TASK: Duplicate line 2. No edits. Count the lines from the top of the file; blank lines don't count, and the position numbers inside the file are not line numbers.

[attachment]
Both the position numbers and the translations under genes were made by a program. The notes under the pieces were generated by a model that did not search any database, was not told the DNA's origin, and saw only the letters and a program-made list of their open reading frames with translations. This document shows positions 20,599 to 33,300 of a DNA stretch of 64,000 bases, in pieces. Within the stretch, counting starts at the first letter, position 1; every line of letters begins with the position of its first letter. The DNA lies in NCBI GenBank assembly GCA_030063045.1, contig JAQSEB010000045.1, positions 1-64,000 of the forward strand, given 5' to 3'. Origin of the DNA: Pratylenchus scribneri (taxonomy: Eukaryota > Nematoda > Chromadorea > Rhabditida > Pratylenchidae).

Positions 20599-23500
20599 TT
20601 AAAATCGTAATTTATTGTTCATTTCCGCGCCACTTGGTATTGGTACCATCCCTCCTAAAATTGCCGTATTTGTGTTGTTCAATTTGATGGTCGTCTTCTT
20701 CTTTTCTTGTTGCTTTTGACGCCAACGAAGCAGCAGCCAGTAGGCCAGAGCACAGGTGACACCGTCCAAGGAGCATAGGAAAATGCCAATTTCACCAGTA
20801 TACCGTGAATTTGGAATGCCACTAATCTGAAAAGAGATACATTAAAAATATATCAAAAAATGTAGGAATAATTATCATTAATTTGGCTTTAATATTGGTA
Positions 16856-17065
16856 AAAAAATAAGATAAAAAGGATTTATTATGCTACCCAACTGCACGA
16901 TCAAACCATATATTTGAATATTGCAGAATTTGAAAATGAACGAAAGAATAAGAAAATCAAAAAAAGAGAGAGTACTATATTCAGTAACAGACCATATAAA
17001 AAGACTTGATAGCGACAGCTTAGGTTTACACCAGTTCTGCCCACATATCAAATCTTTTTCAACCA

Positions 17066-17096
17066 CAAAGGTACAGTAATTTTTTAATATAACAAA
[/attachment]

Positions 20599-23500